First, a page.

2226 Comments

Album Rating: 3.5

Consistently 3.5 ☝️

Digging: Jungsttter - Love Is

Mad.
February 17th 2019


4746 Comments

Album Rating: 3.5

Was so hyped for this. It's solid, but does kind of just feel like Motorpsycho doing more of the same at this stage rather than the experimentation that was promised (though more of the same is always above average for them).



Am starting to think peak period for Motorpsycho is Heavy Metal Fruit through to Behind The Sun, with everything after moving forward in smaller steps. Kenneth Kapstad was such a cornerstone of those albums and while Järmyr is excellent, I feel like his drumming is less nuanced... where's his equivalent of Kvæstor??



Like you've said, the album this feels most like is probably Little Lucid Moments - the guitar/drums have been a bit simpler and tighter since The Tower, and I do miss the loose/jammy/abstract side of their early 2010s albums which I felt was their defining feature.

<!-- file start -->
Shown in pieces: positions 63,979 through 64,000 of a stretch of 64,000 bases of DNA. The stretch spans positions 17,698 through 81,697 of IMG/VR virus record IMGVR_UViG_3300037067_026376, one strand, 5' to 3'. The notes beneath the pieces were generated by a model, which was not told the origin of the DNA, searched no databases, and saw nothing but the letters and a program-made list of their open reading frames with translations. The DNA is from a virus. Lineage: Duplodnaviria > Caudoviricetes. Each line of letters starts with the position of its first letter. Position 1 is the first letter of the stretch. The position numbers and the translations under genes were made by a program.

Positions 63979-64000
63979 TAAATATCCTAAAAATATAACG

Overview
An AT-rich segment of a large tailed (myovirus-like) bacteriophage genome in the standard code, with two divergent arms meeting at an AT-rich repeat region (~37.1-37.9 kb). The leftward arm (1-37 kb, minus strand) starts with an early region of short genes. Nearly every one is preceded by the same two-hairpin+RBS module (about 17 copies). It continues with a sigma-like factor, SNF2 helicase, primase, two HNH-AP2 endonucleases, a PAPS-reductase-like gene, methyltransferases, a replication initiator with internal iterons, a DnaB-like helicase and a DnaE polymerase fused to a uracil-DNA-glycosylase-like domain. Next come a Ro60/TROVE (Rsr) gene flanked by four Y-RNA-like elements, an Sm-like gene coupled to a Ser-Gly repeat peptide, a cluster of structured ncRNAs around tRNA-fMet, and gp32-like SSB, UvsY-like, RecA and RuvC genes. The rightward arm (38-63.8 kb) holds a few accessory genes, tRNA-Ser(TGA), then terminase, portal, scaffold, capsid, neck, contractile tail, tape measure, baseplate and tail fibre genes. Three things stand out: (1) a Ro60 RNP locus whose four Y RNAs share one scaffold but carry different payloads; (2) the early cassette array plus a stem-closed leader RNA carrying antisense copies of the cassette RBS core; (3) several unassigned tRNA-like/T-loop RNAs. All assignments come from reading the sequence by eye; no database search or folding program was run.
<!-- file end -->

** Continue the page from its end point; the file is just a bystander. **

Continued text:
I suppose I'm hoping for them to break some truly new ground like they were doing with Fruit/Unicorn, but maybe they're entering the Comfortable Later Period?? Who knows with Motorpsycho though, anything could be around the corner



Fun album tho

Mad.
February 17th 2019


4746 Comments

Album Rating: 3.5

Double post rip

insomniac15
Staff Reviewer
February 17th 2019


4747 Comments

Album Rating: 4.0